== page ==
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Cuomo revives weed legalization to help fund state's COVID recovery • Brooklyn Paper

Cuomo revives weed legalization to help fund state’s COVID recovery

Gov. Cuomo at a Jan. 5 press briefing.
Mike Groll/Office of Governor Andrew M. Cuomo

Third time’s the charm!

Gov. Andrew Cuomo revived plans to legalize adult use of cannabis this year, saying tax revenue from the devil’s lettuce will help the Empire State’s economic recovery from the COVID-19 crisis while also tackling the over-criminalization of Black and brown New Yorkers. 

“This will raise revenue and will end the over-criminalization of this product that has left so many communities of color over-policed and over-incarcerated,” Cuomo said at his State of the State address on Jan. 11.

The move marks Cuomo’s third pass in as many years at allowing adult use of the drug, after measures in the last two budget cycles fell apart due to disagreement with state lawmakers.

So far 15 states and Washington, DC, have legalized recreational marijuana for adults aged 21 or older. In neighboring New Jersey, residents voted to end weed prohibition in November.

The measure unraveled twice in Albany due to disagreements among lawmakers and the governor, with progressive pols pushing to direct tax revenues toward communities of color who have suffered the brunt of the war on drugs, while Cuomo fought to retain more executive control over the funds, the Times reported.

The drug could bring in $300 million in annual tax revenue once the legal weed business really gets rolling, according to state officials, and Cuomo hopes the measure will finally pass this year to help New York out of its looming $15 billion budget gap.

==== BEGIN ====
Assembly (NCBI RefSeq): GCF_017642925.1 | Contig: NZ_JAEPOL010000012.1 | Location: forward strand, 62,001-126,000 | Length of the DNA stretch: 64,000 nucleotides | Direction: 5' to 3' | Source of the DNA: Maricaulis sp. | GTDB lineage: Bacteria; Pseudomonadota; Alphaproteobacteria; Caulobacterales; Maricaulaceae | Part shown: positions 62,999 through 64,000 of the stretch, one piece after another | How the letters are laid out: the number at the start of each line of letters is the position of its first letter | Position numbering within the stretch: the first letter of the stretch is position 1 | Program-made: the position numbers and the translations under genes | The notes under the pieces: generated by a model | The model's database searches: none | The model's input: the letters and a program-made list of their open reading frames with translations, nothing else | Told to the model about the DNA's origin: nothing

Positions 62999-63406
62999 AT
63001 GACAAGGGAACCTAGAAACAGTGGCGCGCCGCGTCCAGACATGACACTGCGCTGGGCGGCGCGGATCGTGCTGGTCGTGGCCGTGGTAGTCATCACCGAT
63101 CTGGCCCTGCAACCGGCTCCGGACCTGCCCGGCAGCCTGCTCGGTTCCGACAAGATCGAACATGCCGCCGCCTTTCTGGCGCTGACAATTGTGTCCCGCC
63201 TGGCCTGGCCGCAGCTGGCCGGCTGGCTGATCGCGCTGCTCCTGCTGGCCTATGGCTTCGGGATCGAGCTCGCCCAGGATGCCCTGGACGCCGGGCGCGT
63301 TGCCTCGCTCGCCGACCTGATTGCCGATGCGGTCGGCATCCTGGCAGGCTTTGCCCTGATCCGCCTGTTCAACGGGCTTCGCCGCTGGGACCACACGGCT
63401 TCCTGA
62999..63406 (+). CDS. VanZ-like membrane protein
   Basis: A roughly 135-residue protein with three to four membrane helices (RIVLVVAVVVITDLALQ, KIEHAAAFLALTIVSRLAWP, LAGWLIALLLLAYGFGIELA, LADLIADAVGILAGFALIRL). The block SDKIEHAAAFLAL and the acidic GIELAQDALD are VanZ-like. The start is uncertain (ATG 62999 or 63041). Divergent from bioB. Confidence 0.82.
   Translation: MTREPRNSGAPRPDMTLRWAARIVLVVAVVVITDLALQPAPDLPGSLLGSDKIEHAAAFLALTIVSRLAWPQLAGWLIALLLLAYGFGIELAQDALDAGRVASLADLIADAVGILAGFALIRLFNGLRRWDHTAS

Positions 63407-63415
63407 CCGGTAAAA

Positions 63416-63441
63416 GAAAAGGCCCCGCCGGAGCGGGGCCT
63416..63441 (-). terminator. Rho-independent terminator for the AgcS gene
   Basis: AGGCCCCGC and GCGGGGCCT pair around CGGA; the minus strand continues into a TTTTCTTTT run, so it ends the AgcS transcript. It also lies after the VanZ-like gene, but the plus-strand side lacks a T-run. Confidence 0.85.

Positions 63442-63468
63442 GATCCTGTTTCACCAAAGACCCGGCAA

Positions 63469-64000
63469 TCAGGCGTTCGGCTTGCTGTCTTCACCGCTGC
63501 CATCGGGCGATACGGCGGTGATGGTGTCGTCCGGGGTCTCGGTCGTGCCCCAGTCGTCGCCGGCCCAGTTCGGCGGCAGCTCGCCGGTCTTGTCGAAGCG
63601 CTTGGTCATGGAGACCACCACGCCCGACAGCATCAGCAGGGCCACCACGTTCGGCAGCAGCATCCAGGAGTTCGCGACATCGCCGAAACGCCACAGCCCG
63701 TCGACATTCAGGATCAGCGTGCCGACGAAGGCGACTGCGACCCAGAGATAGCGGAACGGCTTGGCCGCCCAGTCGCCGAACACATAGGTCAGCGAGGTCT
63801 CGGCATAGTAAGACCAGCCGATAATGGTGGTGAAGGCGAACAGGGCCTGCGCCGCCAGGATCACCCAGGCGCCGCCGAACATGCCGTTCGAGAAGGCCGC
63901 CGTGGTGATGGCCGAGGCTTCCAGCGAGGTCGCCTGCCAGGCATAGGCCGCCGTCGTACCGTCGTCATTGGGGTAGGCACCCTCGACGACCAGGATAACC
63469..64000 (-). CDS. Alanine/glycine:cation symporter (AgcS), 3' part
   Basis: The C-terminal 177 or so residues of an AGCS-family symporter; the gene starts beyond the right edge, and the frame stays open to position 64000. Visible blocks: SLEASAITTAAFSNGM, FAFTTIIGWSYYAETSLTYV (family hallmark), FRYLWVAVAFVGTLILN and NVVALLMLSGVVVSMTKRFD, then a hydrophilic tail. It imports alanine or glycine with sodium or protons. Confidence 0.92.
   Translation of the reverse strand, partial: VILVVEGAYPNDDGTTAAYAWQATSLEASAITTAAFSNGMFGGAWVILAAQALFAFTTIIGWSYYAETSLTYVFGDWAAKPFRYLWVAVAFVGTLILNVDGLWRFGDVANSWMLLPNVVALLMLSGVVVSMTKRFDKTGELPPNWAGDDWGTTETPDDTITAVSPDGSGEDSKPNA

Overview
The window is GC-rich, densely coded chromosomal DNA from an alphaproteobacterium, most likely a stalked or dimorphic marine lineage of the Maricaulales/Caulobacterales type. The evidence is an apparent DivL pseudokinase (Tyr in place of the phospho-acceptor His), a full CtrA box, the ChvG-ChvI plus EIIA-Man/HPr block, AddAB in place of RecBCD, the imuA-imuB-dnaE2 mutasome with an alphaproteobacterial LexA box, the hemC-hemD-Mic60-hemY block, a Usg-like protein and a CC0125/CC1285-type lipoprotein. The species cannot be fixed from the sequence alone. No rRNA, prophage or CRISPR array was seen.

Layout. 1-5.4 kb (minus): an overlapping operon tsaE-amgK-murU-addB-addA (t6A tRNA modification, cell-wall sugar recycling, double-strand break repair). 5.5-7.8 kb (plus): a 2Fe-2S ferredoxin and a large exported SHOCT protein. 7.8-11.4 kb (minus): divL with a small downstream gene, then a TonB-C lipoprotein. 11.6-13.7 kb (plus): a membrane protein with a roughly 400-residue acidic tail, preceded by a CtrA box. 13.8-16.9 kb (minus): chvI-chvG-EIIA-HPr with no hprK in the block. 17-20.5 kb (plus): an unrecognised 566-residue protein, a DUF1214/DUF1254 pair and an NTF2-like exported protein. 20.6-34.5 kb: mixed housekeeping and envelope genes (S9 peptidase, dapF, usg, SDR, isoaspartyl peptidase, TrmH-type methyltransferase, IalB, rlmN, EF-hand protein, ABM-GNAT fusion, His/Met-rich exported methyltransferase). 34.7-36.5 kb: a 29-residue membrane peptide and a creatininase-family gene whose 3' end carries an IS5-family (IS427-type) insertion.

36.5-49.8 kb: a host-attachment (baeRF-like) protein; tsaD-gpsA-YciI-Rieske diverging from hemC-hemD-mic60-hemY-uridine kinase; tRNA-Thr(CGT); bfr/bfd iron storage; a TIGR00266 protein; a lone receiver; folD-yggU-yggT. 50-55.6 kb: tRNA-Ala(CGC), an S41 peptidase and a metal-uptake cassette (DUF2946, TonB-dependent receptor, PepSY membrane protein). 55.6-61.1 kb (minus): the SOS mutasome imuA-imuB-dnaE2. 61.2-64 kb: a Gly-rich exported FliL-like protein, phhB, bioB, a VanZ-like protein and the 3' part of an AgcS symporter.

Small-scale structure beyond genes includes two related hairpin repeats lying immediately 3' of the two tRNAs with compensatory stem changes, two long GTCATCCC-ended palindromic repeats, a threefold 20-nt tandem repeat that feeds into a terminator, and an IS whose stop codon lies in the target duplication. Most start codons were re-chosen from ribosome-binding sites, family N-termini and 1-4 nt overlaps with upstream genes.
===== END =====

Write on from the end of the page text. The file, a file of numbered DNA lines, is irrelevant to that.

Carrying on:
The state’s commander-in-chief also proposed legalizing mobile sports betting to bring in more tax revenue this year.

The bulk of the money would still have to come from the federal government, Cuomo said Monday, calling on New York’s delegation in Washington to direct more funds here ahead of the state’s new fiscal year starting on April 1.

“Our federal representatives must deliver fairness for New York and they must do it quickly,” he said.

He dismissed proposals of raising taxes on the wealthy or cuts to state spending, arguing neither would not bring in nearly enough cash.

“If we raised taxes to the highest income tax rate in the nation on all income over 1 million… we would only raise $1.5 billion,” he said.

However, progressive activists and politicians said the governor was being dishonest about how much money could come from taxing New York’s well-heeled more, saying the state could raise some $50 billion this year through a set of proposed tax increases on the upper crust under the Invest in Our New York Act, which advocates recently rallied for outside Cuomo’s Manhattan office.

“Contrary to @NYGovCuomo’s lies about the likeliest outcome of raising taxes on the wealthiest NYers during #SOTS2021, a set of very popular new policies could yield $50B (far more than his inflated $15B deficit number),” tweeted Daniel Altschuler, the managing director of the activist group Make The Road Action.

Said Manhattan Assemblywoman Yuh-Line Niou: “[T]his is absolutely not enough. Tax the rich! No more excuses. No more off the backs of the poor. Invest in our communities.”

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